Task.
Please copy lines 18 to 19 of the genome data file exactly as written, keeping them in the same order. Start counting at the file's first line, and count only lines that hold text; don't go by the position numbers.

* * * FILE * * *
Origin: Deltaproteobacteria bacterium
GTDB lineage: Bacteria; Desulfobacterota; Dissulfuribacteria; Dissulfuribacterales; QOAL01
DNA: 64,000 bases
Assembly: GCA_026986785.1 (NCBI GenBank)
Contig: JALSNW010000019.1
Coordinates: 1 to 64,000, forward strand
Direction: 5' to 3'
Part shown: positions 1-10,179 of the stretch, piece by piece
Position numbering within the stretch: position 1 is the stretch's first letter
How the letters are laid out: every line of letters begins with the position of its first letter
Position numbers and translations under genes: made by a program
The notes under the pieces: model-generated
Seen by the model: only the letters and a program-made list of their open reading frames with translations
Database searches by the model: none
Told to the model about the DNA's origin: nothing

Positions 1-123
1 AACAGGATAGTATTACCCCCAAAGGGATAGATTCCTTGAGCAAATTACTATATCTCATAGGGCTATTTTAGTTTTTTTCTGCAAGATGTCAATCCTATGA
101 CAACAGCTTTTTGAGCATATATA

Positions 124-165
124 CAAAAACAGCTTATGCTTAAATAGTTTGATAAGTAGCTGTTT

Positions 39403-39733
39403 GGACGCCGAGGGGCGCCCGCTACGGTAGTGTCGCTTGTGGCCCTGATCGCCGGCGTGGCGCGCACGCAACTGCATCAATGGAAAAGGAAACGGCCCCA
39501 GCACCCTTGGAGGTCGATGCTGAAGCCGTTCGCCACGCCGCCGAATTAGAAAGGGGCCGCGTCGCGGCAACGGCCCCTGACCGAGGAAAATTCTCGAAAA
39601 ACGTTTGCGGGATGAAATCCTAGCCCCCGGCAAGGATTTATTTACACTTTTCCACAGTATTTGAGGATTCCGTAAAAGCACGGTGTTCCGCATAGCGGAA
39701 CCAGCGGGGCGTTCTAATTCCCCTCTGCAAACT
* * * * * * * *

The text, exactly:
101 CAACAGCTTTTTGAGCATATATA

Positions 124-165